The current round of QE halted the spike in implied volatility quickly in March 2020 and volatility trended lower until mid-2021 when rising inflation began to tilt monetary policy expectations back in the direction of a Fed tightening. As inflation soared to 7% in late 2021, implied volatility began rising, most likely in anticipation of a Fed policy tightening. With equity valuations near historically high levels, the prospect of tighter policy creates a variety of concerns for equity investors including the possibility of slower profit growth going forward as well as higher rates at which to discount future cash flows.

For other options markets such as U.S. Treasury Long Bonds (30Ys) and gold, the relationship between balance sheet shrinkage and implied volatility is not quite as clear. Even so, for these markets implied volatility has tended to fall during periods of QE while usually trending sideways, and sometimes higher, during periods of balance sheet stability and shrinkage (Figures 4 and 5).

Investors in long-term U.S. Treasuries might, in fact, be comforted by Fed tightening. While the prospect of Fed rate hikes creates volatility in short-term interest rate markets, the effects are often muted further up the curve as investors see tighter monetary policy as helping to anchor long-term inflation expectations. As such, implied volatility on U.S. Treasury Long Bonds options has shown a muted response to the recent equity market volatility thus far.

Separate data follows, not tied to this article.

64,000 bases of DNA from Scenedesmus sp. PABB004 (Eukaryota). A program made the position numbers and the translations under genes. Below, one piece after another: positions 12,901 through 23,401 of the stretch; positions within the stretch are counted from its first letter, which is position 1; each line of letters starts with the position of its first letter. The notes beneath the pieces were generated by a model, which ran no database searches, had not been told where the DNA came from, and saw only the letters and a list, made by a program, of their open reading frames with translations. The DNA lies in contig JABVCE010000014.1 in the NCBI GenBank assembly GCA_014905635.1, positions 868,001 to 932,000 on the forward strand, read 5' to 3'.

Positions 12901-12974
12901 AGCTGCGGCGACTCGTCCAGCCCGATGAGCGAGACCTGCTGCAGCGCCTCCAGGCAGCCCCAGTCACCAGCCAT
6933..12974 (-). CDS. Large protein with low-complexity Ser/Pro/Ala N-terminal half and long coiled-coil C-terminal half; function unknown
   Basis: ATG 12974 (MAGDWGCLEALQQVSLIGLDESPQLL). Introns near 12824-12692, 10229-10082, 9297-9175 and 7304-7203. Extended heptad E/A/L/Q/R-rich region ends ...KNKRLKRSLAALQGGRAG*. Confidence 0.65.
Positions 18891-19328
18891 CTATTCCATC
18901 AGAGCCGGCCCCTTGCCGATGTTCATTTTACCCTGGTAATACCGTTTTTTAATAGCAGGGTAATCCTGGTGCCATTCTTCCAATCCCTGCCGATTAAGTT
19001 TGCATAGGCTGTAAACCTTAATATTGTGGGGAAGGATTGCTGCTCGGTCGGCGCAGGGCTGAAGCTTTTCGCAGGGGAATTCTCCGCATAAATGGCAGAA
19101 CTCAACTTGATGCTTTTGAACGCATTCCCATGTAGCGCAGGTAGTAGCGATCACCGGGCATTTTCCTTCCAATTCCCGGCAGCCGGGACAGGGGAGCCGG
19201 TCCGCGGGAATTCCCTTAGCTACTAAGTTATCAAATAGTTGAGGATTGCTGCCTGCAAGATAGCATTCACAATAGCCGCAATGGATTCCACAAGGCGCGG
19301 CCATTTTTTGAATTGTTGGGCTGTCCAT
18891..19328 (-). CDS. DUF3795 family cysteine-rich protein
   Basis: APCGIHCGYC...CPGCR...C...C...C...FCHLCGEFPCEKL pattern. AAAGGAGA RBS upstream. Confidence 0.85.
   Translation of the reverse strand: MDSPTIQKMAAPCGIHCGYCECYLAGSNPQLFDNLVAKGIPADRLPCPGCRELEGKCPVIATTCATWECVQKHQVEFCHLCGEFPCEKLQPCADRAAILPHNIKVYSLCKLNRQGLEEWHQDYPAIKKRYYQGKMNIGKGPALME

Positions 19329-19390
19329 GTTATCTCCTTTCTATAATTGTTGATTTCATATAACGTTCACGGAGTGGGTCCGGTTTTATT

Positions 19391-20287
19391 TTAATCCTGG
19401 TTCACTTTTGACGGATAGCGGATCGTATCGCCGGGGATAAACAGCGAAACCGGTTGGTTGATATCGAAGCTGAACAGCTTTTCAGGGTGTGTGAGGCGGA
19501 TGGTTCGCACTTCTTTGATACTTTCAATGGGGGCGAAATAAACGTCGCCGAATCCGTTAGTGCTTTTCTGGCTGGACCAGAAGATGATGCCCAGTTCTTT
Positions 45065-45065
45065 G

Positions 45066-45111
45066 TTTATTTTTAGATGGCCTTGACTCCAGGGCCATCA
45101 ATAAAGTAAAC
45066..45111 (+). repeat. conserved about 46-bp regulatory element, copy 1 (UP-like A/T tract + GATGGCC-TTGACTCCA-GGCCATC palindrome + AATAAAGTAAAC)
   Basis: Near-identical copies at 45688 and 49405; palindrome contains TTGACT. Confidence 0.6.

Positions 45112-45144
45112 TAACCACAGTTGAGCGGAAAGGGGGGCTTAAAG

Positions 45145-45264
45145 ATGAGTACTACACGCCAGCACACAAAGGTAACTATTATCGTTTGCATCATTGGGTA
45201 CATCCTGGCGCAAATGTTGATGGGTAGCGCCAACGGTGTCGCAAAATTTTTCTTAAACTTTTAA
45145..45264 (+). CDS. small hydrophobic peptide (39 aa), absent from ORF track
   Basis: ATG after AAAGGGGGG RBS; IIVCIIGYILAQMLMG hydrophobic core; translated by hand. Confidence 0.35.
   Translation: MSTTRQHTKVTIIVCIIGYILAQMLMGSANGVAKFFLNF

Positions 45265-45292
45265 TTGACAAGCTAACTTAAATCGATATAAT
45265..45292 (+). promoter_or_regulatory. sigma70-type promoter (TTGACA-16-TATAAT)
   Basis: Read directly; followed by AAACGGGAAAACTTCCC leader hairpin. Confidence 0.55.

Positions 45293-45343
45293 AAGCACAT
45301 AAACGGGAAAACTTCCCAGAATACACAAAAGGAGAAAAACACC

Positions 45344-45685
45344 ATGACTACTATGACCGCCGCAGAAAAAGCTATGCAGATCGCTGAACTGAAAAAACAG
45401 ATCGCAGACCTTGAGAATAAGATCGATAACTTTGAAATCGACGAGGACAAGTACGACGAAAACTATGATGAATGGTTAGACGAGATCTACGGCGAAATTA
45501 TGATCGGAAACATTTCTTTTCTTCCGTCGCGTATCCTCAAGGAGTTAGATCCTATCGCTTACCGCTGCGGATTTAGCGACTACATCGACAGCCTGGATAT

Figure 4: Treasury options showed less reaction to the 2017-19 balance sheet shrinkage

Figure 5: Gold options implied volatility eventually rose at the end of the last balance sheet shrinkage

Gold options have also been relatively stable in recent weeks as well. For its part, the yellow metal appears to be caught in a tug of war. On the one hand, rapidly rising inflation in the U.S. and Europe should, in theory, raise its value with respect to fiat currencies such as the U.S. dollar (USD). At the same time, however, as a non-interest-bearing asset, investors tend to avoid gold when they come to expect higher short-term interest rates on their USD deposits. Amid these countervailing forces, gold has been trading in an increasingly narrow trading range and this lack of realized volatility (and trend) may be behind the options market’s lack of response to the prospect of tighter U.S. monetary policy.

Although bond and gold options have not joined equity index options in their trend towards rising implied volatility, the fact of an economy that remains seriously out of kilter (7% inflation, disrupted labor markets and ongoing supply chain issues), might put them at risk of a volatility spike later in 2022. If QE helps to supress volatility then the risk is that balance sheet shrinkage could increase it.

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All examples in this report are hypothetical interpretations of situations and are used for explanation purposes only. The views in this report reflect solely those of the author and not necessarily those of CME Group or its affiliated institutions. This report and the information herein should not be considered investment advice or the results of actual market experience.